Tuesday, October 31, 2006

Global warming could cast chill on India’s growth story: UK report

This story was carried by indian express on oct 31st. hold your breath and read on......

NEW DELHI, OCTOBER 30: Global warming and climate change could affect India’s growth story unless a range of steps are taken to address the effects of increased surface temperature and its effect on monsoon pattern and river flows.
Meet to set up roadmap for saving ozone layerIndia Inc tops charts with 53% of global carbon credits demandMarket for greenExplainedGreen to black: India Inc tops carbon trading, firms cash in
This is according to a report released in London today commissioned by UK Chancellor Gordon Brown and authored by Nicholas Stern, former chief economist of the World Bank. In his 700-page report, Stern calls for an urgent shift to a low-carbon economy in countries like India which could translate into huge business opportunities for the developed world.
UK Prime Minister Tony Blair called the report the “final word’’ on why the world must act now. “The case for action is the final piece of the jigsaw to convince every single political leader, including those in America, China and India, that this must be top of their agenda,” he said.
There is a wealth of evidence quantifying the economic costs of climate change in India. Experts from the University of Reading have estimated that mean summer rainfall in India will increase by 10% — along with rainfall intensity — and this will be accompanied by more regional variations. This is likely to affect agriculture and, therefore, GDP growth.
The review identifies three elements of policy required for an effective response: carbon pricing, through tax, trading or regulation, so that people pay the full social cost of their actions; policy to support innovation and deployment of low-carbon technologies and removal of barriers to energy efficiency and measures to inform, educate and persuade.
Some of the key predictions, according to the Stern report, of changes over the next 100 years:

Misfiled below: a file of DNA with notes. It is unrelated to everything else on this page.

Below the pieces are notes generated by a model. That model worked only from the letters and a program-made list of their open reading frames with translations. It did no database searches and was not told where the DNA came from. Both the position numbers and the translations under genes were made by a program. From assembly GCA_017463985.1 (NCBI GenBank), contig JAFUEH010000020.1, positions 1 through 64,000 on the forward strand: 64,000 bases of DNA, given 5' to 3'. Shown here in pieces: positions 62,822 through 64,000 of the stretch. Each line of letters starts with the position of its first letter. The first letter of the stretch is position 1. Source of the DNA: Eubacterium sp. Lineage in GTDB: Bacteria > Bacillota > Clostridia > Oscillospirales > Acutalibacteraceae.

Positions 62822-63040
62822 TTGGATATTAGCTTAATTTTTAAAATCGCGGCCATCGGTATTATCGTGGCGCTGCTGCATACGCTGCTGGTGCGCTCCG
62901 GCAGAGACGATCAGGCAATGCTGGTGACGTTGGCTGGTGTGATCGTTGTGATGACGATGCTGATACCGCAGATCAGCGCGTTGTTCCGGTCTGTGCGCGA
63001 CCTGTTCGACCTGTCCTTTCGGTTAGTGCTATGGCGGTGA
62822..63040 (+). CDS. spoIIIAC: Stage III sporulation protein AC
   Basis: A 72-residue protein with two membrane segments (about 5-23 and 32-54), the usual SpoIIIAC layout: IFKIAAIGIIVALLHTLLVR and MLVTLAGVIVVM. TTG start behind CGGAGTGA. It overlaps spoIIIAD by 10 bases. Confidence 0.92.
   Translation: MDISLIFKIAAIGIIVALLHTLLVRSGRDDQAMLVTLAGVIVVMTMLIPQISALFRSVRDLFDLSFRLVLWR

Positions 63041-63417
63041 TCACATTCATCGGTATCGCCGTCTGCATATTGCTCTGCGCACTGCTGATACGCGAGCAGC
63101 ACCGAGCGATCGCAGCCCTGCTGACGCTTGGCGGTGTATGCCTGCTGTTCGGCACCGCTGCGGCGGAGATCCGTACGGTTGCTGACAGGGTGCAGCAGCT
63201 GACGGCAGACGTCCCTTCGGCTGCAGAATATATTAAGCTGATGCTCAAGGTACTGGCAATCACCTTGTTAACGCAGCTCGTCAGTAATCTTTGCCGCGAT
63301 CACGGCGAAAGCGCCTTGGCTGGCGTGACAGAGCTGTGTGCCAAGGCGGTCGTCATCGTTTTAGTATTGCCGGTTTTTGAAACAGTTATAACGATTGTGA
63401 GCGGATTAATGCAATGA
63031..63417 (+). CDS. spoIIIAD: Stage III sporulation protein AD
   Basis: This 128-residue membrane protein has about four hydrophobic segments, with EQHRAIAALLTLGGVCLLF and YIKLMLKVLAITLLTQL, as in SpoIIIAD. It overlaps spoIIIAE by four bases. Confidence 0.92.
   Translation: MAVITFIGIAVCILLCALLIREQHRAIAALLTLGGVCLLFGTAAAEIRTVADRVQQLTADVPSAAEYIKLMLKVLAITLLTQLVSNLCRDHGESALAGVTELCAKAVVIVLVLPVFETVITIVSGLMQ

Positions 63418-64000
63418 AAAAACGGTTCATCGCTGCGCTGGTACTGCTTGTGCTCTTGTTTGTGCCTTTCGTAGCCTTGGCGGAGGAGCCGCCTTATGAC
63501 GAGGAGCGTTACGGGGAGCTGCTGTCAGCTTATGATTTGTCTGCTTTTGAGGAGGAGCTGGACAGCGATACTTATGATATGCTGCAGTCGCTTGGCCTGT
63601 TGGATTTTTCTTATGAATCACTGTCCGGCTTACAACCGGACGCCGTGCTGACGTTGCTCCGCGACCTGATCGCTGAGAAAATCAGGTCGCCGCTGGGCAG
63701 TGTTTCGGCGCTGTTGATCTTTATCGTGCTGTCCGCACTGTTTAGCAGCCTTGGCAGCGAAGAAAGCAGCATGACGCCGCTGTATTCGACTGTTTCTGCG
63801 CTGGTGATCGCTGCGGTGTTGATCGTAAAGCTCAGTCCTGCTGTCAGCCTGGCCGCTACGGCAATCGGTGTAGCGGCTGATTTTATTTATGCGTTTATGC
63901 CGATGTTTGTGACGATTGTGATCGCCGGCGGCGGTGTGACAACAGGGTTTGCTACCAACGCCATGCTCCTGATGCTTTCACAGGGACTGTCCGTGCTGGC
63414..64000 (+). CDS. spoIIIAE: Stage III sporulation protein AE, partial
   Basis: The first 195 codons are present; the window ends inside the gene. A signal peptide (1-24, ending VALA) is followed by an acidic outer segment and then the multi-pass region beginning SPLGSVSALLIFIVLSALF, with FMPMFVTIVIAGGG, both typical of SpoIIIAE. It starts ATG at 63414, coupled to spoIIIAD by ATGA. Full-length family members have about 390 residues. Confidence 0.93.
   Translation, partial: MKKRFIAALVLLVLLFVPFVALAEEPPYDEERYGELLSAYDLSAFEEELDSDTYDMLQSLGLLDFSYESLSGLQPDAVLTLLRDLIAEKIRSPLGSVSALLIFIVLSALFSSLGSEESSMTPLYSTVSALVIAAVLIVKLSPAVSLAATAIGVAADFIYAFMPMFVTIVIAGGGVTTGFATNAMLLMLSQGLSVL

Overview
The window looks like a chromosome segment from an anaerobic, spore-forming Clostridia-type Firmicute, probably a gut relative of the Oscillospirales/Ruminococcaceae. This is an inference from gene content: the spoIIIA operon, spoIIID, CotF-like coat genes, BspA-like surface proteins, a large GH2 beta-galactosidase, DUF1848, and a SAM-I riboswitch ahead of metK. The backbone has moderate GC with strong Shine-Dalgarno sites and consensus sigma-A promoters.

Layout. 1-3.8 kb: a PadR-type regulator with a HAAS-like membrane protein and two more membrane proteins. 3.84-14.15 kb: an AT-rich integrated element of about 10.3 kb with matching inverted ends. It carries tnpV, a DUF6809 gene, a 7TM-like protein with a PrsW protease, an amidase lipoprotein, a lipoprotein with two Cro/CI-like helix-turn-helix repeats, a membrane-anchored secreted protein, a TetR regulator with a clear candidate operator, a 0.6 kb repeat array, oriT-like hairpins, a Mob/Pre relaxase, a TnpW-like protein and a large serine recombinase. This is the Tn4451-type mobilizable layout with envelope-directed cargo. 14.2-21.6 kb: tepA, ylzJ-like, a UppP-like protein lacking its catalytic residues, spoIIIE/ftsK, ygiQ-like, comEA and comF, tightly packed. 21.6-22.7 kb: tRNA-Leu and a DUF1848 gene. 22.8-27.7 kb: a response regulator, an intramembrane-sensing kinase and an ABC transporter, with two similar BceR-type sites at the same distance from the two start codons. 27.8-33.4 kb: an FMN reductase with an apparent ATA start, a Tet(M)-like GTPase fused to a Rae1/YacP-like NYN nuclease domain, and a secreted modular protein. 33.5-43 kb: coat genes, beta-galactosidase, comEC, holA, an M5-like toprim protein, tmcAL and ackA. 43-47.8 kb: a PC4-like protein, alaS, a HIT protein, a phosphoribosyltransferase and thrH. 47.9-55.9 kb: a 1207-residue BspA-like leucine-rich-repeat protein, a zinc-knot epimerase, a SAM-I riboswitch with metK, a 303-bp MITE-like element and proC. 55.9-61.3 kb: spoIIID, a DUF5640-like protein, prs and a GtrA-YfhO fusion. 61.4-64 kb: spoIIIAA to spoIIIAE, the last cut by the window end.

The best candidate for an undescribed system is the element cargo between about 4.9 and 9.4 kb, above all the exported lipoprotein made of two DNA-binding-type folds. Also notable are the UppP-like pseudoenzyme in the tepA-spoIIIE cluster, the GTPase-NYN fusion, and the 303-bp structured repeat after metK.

• Regional climate models suggest 2.5-5 degrees Celsius rise in mean surface temperature. Regionally within India, northern India will be warmer.
• 20% rise in summer monsoon rainfall. Extreme temperatures and precipitations are expected to increase.
• All states will have increased rainfall except Punjab, Rajasthan, Tamil Nadu where it will decrease. Extreme precipitation will increase, particularly along the western coast and west central India.
• Hydrological cycle is likely to be altered. Drought and flood intensity will increase. Krishna, Narmada, Cauvery, Tapi river basins will experience severe water stress and drought condition and Mahanadi, Godavari, Brahmani will experience enhanced flood.
• Crop yield decrease with temperature and rise with precipitation. Prediction of loss of wheat is more. Rabi crops will be worse hit which threatens food security.
• Economic loss due to temperature rise estimated between 9-25%. GDP loss may be to the tune of 0.67%. Coastal agriculture suffers most (Gujarat, Maharashtra, Karnataka), Punjab, Haryana, Western UP will face reduction in yield; West Bengal, Orissa, Andhra Pradesh will gain marginally.
• 100-cm sea level rise can lead to welfare loss of $1259 million in India equivalent to 0.36% of GNP.
• Frequencies and intensities of tropical cyclones in Bay of Bengal will increase particularly in the post-monsoon period and flooding will increase in low-lying coastal areas.
• Malaria will continue to be endemic in current malaria-prone states (Orissa, West Bengal and southern parts of Assam north of West Bengal). It may shift from the central Indian region to the south-western coastal states of Maharashtra, Karnataka, Kerala. New regions (Himachal Pradesh, Arunachal Pradesh, Nagaland, Manipur and Mizoram) will become malaria prone and transmission duration window will widen in northern and western states and shorten in southern states.


Tuesday, October 17, 2006

Diwali, Crackers, Chemicals and the Ozone Layer

The festival of lights Deepawali is again with us. I have this feeling deep down within me that we should seriously look at renaming this festival. It should now be called Patekeawali(with the number of crackers that are exploded) or Paiseawali(with the amount of money which is spend, some wisely and a lot unwisely), or it could be called Daruawali or Kharidawali with the amount of liquor which is consumed or the amount of purchases an average family makes.

In Deepawali it is the crackers which affect me the most. They affect me both at a physically as well as the emotionally level. Every time a cracker is lit I think of the money going up in smoke. Money that could be utilized for a poor child’s education. Besides the money it is the environment and the health angle that disturbs me a lot. Here’s why …….

Chemicals Found in Crackers and their affect on Health

Causes increased blood pressure and a disease “Itai – Itai” which makes bones brittle and lead to multiple fractures.
Can damage kidneys and cause anemia

Affects central nervous system
Cancer of lungs and kidneys
Young children can suffer mental retardation and semi permanent brain damage.